Recently we attended and spoke at the International Healthy Streets Summit which took place in Glasgow, the first time in its five year existence that it has ventured outside of London, writes Stephen O’Malley of Civic Engineers.
The conference brings together the increasingly broad range of disciplines and interests, both private and public sectors that are involved in shaping how our cities evolve and change so they are fit for the future.
With the heightened awareness of climate change, mental health and physical health dominating discussions, it was heartening to hear from an international and domestic range of speakers of their experiences in dealing with these issues. There was the story of the Spanish city of Pontevedra, there they have ‘given the city back to the people’ and reduced traffic in the city centre by 77% and seen a near 80% decrease in CO2 emissions. There was also the inspiring story of Waltham Forest which has proven that the changes to its streets mean a child born in 2013 will live six weeks longer as a result. These are just two examples of real, positive results being delivered for communities and places where they have changed their processes and behaviours and achieved different and better outcomes. It shows things really can be done and as professionals shaping the built environment we have a responsibility to make this happen through education and design.
None of this is easy; our urban centres are complex, overlapping and interdependent networks, representing everyone from shoppers to flooding, residents to utilities, businesses to buses. With each one having some impact on the other, changing the way cities function is in the hands of our political leaders. Their tenure in those posts is a function of the electorate – that’s you and me.
It’s all very well believing that we, as a design and public administration community, public and private sector professionals together, generate great urban design ideas and new management systems. The truth is that unless we help the public understand why our cities must change, how this can be done and prove what can be achieved, change will not happen quickly enough, or at all. Part of our work is to build that understanding and talk about this change in a way that is easily understood and using communication methods that actually reach people.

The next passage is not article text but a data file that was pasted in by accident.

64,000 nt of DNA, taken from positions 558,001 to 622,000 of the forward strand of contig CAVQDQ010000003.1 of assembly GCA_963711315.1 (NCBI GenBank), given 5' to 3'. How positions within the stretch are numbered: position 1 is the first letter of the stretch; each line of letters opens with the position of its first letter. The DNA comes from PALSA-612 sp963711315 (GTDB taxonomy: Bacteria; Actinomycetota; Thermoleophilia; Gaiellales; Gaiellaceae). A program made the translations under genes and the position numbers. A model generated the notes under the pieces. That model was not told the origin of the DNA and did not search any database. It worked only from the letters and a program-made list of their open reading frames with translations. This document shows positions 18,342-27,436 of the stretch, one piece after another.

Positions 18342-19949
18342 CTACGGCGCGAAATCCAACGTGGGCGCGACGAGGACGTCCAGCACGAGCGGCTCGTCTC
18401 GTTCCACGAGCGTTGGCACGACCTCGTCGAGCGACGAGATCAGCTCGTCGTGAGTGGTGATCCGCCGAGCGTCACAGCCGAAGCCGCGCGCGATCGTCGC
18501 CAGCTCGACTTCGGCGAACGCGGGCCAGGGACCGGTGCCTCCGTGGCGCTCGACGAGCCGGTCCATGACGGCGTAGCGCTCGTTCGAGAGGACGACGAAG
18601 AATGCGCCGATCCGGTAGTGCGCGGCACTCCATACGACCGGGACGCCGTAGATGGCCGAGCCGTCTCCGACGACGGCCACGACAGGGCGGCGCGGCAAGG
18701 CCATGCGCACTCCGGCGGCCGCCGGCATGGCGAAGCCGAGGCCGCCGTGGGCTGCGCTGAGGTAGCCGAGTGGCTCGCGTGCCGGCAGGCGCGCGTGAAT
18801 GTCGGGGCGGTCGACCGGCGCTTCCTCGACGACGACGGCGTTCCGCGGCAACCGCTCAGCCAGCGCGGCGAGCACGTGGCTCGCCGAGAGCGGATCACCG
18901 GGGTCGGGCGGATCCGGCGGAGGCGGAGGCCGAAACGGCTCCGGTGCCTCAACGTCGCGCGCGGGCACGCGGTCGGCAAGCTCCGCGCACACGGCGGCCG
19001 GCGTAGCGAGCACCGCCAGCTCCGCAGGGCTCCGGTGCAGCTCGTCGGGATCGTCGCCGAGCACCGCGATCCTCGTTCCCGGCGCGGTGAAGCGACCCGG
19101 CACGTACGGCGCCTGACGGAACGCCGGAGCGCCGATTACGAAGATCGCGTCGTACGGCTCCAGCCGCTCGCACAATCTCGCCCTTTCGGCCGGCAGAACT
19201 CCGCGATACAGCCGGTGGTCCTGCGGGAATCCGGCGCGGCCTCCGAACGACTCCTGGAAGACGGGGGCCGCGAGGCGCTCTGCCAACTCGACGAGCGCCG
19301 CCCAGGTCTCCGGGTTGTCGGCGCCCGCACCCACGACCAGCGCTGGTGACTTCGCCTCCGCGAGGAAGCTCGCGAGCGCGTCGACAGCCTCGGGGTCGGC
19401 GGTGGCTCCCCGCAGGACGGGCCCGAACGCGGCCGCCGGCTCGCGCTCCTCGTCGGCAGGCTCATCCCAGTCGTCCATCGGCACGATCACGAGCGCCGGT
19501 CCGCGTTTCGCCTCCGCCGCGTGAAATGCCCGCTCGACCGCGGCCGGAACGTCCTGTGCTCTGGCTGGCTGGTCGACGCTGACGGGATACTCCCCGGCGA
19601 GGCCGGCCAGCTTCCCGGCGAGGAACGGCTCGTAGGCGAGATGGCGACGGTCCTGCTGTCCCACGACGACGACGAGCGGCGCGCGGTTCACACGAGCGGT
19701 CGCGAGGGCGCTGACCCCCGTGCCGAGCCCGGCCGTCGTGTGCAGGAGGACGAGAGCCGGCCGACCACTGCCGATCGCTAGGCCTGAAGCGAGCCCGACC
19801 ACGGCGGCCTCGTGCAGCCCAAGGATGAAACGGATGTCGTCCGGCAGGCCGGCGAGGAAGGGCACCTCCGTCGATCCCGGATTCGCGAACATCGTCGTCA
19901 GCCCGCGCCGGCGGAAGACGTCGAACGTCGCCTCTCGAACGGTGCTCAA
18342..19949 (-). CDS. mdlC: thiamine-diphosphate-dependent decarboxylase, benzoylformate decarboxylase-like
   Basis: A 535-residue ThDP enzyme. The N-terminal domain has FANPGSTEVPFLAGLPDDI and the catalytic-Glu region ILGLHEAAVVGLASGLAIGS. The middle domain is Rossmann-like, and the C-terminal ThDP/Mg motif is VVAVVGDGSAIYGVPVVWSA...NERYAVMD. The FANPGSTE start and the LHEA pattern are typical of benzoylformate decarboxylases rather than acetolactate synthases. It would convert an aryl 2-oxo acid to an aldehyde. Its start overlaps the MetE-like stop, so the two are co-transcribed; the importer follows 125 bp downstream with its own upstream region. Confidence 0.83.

Where our politicians pursue an agenda of change and wish to foster a climate of risk engagement to create the conditions that will accommodate change, we need to treat their political capital with great care and make sure that our messages stand up to public engagement, are transparent and demonstrate the real social, environmental and economic benefits why they will improve the lifestyles of those they will affect.
We’ve been working towards this in Glasgow, where we are working to transform many of their city-centre streets. Opening the Healthy Streets Summit, their Council leader bravely stated that 300 deaths a year in Glasgow could be attributed to air pollution and how they see the adversity they face as an opportunity to make their city one that matches their aspirations.
In our attempt to convert and communication our ideas and their vision into fluent human, we have been working with Fore Digital on behalf of Glasgow City Council to produce a short film to reach out to the people of Glasgow and explain what the ‘Avenues’ are, why they are important and the benefits they will bring.
- Stephen O’Malley is founding director of Civic Engineers